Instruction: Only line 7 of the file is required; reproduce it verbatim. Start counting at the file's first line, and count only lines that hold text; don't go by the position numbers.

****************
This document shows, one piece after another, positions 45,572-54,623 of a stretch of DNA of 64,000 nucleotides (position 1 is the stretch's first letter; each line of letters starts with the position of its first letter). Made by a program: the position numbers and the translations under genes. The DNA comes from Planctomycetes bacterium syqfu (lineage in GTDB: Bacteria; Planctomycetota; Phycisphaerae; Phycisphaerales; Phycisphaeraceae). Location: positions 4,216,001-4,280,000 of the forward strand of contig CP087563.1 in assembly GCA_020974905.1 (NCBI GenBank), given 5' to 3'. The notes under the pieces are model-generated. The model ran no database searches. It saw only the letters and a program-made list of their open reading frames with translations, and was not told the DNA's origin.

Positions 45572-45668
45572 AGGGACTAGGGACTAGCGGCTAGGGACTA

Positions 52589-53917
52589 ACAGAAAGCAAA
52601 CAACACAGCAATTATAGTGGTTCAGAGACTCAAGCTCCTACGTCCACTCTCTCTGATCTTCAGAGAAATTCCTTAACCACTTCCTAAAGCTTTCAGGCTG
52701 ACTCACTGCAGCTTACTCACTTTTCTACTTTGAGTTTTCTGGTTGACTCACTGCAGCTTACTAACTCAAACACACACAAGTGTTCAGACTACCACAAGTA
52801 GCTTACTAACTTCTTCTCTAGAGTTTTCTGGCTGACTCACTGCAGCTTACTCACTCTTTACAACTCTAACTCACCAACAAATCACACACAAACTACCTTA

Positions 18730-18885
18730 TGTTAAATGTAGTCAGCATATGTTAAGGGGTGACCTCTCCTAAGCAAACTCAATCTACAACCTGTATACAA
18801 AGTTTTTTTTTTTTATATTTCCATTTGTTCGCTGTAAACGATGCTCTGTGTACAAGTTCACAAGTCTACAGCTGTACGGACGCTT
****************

52701 ACTCACTGCAGCTTACTCACTTTTCTACTTTGAGTTTTCTGGTTGACTCACTGCAGCTTACTAACTCAAACACACACAAGTGTTCAGACTACCACAAGTA